Nadine Strossen, former president of the American Civil Liberties Union, spoke at Elon University’s Whitley Auditorium Thursday evening about the prominence of free speech and how it affects her personal life.
Strossen was accompanied on stage by two Elon students, sophomore Isabella Hosein and senior Cole Picca, who helped ask questions to Strossen.
Strossen said to her, free speech is no more than just common sense; No matter how much free speech is taught, it is under one’s intuition.
Strossen added that most of the Supreme Court verdicts are unanimous. This unanimity shows that the First Amendment protects the most controversial of speech, though most Americans should be censored based on the morality of their addressment.
Strossen said she finds the government lacks much of what the Constitution had promised to uphold.
“The Constitution is not self-executing. Government officials throughout our history have gotten away with it,” Strossen said. “That's why organizations such as the ACLU and other organizations were founded to provide lawyers and other resources to help people actually know their rights.”
Elon senior and member of the Liberal Arts Forum, Caroline DiGrande, said freedom of speech is an important right and appreciated Strossen’s storytelling.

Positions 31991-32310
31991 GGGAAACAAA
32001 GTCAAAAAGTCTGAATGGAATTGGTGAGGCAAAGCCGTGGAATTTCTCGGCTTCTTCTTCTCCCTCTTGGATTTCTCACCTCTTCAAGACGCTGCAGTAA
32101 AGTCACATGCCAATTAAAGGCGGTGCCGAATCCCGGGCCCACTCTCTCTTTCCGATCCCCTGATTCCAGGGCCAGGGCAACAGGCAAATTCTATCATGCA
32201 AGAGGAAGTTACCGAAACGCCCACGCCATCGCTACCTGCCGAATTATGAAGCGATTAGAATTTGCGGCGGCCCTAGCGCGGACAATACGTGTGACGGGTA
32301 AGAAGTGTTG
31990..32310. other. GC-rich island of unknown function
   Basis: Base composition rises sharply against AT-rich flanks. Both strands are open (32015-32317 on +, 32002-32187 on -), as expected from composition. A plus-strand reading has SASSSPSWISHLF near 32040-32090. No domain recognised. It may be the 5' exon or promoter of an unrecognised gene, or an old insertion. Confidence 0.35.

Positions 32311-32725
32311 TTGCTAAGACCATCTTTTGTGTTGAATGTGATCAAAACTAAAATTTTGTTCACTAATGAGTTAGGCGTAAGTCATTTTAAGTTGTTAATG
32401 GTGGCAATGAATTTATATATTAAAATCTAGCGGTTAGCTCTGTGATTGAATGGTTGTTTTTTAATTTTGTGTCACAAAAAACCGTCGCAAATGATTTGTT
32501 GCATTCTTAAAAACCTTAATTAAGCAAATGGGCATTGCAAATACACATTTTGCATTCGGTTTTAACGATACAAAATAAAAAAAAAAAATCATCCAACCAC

“Freedom of speech is a really important message, especially to college students. And she really went into depth about the different aspects of freedom of speech and the benefits, sometimes consequences, and the good and bad of that,” DiGrande said. “I think it was a really enriching conversation to have and I really appreciated that students got to ask a lot of questions to hear her perspectives on that.”
Hateful speech can cause some of the most dangerous forms of punishment, Strossen said, which satisfies the emergency principle that can be subject to punishment.
“These are more serious crimes. And how do you prove this intentional discrimination? usually proven by the hateful expression in which the perpetrator engages,” Strossen said. “So that's another way in which showing the comprehensive personal principles, that hateful speech is the most dangerous.”
Strossen was asked to give advice to the younger generation dispersed throughout the crowd. Her response was that instead of giving the younger generation advice, Strossen asked about the pressure that has come from their own peers. She mentions “cancel culture” and the running effects it currently has on this generation.
“Where speech is being suppressed, it is exactly as you recognize, it is often called ‘cancel culture,’ mainly for positive reasons,” said Strossen. “We are thinking of saying something that is offensive, or perceived as being offensive or insensitive. And so you engaged in self censorship.”